Now, who is responsible for carrying out this advocacy and community mobilization? Advocacy and Community Mobilization is carried out by volunteers from youth-focused non-governmental organizations and community-based activists with the aim of eliminating Gender-Based Violence in their communities. These people undergo certain trainings on how to address members of the community on the dangers of GBV, the solution to it as well as appealing to those in authority; community leaders and stakeholders on the need to end GBV. They also help to encourage survivors of GBV, helping to gradually incorporate them back into the normal community life. These NGOs and activists do this not with force or intimidation but with persuasion, as well as planned out and practical strategies with the participation of members of the community, including survivors of GBV.
There are certain strategies one can engage when conducting community-based advocacy to achieve the desired goals. This is categorized in an 11-step advocacy process. These are;
- Choose the issue related to GBV
- Research and analyze the issue
- Identify key actors and institutions
- Analyze the policy environment
- Develop advocacy objectives
- Identify your target audience
- Identify your allies
- Choose your strategies/methods
- Develop key messages
- Create and implement your action plan
(Adapted from CARE’s Advocacy Tools and Guidelines: Promoting Policy Change, REPSSI’s Psychological Support Advocacy Toolkit and YAHOrg’s Gender-Based Violence: An Advocacy Guide for NGOs and activists in Nigeria.)
Also, there are tools designed to help NGOs and activists examine the environment that they are working in, and think about strategies for addressing gender, power imbalances and GBV in communities, as well as how to discuss these issues. These tools include;
- Learning tool 1: Force field analysis
- Learning tool 2: Instructing, informing, questioning
- Learning tool 3: Imagining change
Tools for discussing GBV include;
- Problem tree
- Power and skills
- Exploring gender and culture
- Ideal man and woman
- Values clarification
- Pre-assigned status
- Daily activities
Facilitating a dialogue with adults is different from teaching school children in a classroom. Encouraging people to share their experiences with others to inspire learning and creative thinking in a community dialogue can be an effective way to engage people in a discussion about issues that affect their community. A community dialogue can generate new ideas and inspire people to think about things from a different perspective. To facilitate community dialogue, the facilitator needs to present an issue to a group of people and allow them to discuss freely, bearing in mind the group dynamics and encourage participation by everyone, particularly by those who do not normally speak up in public meetings.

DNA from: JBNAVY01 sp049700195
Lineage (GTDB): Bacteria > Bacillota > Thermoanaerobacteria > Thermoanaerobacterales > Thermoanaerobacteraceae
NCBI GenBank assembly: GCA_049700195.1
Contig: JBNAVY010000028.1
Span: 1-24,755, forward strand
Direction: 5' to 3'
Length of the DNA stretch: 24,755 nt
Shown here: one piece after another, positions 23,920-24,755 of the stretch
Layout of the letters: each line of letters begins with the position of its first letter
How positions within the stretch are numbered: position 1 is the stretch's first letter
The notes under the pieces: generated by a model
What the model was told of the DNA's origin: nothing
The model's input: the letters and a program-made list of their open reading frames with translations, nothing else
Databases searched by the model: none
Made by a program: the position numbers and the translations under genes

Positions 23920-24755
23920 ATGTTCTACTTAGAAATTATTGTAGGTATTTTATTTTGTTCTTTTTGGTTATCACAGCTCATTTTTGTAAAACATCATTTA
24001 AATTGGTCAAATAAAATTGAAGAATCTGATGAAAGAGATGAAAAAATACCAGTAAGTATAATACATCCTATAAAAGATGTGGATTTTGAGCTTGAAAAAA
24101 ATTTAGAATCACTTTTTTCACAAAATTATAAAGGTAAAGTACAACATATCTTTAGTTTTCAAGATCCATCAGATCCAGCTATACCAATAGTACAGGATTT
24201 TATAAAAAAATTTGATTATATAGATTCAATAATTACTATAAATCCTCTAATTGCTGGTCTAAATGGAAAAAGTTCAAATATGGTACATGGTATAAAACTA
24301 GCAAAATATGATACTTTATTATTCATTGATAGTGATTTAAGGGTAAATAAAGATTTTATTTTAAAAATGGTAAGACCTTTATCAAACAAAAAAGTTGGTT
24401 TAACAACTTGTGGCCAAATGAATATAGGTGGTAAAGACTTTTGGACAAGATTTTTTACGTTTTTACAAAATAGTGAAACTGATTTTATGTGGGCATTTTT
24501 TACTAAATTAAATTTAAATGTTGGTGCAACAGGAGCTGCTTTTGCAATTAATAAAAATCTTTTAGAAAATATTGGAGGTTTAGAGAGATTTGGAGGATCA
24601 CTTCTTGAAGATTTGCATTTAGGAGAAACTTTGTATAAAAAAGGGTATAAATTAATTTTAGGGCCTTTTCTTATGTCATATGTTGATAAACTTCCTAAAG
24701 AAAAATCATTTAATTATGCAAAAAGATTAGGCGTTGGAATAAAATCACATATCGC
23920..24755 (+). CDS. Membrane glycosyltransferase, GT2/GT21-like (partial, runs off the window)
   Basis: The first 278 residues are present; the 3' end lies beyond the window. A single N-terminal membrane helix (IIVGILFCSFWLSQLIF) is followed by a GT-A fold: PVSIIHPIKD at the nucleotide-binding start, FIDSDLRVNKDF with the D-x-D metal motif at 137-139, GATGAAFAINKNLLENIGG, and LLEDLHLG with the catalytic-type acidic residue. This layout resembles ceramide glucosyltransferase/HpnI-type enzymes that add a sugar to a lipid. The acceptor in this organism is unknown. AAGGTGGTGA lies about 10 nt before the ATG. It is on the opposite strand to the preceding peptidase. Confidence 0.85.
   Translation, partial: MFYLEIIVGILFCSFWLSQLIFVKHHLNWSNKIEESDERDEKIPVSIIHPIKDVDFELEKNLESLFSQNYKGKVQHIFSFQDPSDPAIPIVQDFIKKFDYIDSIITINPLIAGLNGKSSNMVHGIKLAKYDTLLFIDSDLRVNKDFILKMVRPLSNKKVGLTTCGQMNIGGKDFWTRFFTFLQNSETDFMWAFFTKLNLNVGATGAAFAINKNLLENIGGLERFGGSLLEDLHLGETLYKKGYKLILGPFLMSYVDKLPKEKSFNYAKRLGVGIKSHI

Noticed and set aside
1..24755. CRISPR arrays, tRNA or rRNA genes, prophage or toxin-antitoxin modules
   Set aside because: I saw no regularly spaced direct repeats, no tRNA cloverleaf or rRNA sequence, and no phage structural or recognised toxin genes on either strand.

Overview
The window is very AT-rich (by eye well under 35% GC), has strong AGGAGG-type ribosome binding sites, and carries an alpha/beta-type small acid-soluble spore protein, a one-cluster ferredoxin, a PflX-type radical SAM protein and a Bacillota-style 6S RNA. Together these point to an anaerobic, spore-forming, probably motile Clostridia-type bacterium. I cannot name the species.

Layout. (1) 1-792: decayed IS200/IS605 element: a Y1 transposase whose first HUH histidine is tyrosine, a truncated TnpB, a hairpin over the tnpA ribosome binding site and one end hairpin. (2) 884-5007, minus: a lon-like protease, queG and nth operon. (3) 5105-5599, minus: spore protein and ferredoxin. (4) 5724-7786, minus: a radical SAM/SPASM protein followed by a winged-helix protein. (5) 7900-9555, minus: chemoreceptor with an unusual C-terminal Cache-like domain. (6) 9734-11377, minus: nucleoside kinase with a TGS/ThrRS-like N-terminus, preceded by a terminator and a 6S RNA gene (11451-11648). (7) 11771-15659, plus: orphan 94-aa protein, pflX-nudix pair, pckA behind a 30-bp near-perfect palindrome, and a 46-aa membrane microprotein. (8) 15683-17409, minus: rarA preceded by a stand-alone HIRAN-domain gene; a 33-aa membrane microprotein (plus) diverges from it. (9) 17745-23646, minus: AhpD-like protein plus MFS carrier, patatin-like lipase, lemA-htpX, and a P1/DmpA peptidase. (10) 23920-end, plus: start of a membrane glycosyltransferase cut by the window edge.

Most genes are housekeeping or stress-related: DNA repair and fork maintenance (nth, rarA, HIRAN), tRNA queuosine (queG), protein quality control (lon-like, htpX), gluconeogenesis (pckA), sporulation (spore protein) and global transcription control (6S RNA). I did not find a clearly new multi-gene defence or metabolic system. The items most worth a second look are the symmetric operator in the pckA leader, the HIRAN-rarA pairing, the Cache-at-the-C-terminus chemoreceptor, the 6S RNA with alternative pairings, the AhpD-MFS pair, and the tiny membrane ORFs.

Using the aforementioned strategies and tools, the facilitators can take the participants through step by step processes on how to combat Gender-Based Violence in the society, at home, workplace, schools, etc. when this is done, the law can now take effect, being that ignorance will no longer be an excuse to commit crimes associated with Gender-Based Violence including all forms of stigmatization and discrimination, and survivors of GBV can also regain a sense of living.
Remember, it doesn’t just affect the individual but it also affects the family and the society as a whole. So speak up against all forms of Gender-Based Violence and we will be one step closer to making the world a better place!
Margaret John writes from Calabar and is the House of Assembly Correspondent of CrossRiverWatch.